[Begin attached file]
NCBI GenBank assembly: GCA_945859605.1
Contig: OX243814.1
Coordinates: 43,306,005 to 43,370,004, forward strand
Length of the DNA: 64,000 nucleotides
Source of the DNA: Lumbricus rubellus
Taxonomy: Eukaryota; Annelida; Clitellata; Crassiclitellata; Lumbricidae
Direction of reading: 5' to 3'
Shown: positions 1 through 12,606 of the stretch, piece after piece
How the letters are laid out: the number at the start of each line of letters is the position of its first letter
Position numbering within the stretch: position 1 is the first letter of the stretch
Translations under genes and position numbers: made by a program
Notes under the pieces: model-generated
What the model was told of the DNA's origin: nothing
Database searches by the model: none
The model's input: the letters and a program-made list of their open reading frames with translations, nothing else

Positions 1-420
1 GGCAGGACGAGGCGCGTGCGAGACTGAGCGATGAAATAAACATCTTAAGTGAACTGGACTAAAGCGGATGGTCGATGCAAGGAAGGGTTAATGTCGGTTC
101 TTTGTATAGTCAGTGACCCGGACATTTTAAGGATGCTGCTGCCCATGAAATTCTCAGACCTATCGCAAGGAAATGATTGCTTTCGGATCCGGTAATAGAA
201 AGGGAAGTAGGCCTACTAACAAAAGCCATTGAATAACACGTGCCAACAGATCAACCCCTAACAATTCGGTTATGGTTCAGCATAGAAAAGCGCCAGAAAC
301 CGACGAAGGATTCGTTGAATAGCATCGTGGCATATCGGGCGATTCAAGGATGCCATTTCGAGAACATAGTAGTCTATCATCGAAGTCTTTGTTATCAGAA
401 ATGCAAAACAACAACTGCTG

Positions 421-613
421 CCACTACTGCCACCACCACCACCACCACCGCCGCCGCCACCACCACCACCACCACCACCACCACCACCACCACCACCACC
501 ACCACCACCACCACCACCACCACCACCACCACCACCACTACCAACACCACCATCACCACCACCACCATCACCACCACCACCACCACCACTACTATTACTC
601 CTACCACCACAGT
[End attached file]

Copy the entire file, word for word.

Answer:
NCBI GenBank assembly: GCA_945859605.1
Contig: OX243814.1
Coordinates: 43,306,005 to 43,370,004, forward strand
Length of the DNA: 64,000 nucleotides
Source of the DNA: Lumbricus rubellus
Taxonomy: Eukaryota; Annelida; Clitellata; Crassiclitellata; Lumbricidae
Direction of reading: 5' to 3'
Shown: positions 1 through 12,606 of the stretch, piece after piece
How the letters are laid out: the number at the start of each line of letters is the position of its first letter
Position numbering within the stretch: position 1 is the first letter of the stretch
Translations under genes and position numbers: made by a program
Notes under the pieces: model-generated
What the model was told of the DNA's origin: nothing
Database searches by the model: none
The model's input: the letters and a program-made list of their open reading frames with translations, nothing else

Positions 1-420
1 GGCAGGACGAGGCGCGTGCGAGACTGAGCGATGAAATAAACATCTTAAGTGAACTGGACTAAAGCGGATGGTCGATGCAAGGAAGGGTTAATGTCGGTTC
101 TTTGTATAGTCAGTGACCCGGACATTTTAAGGATGCTGCTGCCCATGAAATTCTCAGACCTATCGCAAGGAAATGATTGCTTTCGGATCCGGTAATAGAA
201 AGGGAAGTAGGCCTACTAACAAAAGCCATTGAATAACACGTGCCAACAGATCAACCCCTAACAATTCGGTTATGGTTCAGCATAGAAAAGCGCCAGAAAC
301 CGACGAAGGATTCGTTGAATAGCATCGTGGCATATCGGGCGATTCAAGGATGCCATTTCGAGAACATAGTAGTCTATCATCGAAGTCTTTGTTATCAGAA
401 ATGCAAAACAACAACTGCTG

Positions 421-613
421 CCACTACTGCCACCACCACCACCACCACCGCCGCCGCCACCACCACCACCACCACCACCACCACCACCACCACCACCACC
501 ACCACCACCACCACCACCACCACCACCACCACCACCACTACCAACACCACCATCACCACCACCACCATCACCACCACCACCACCACCACTACTATTACTC
601 CTACCACCACAGT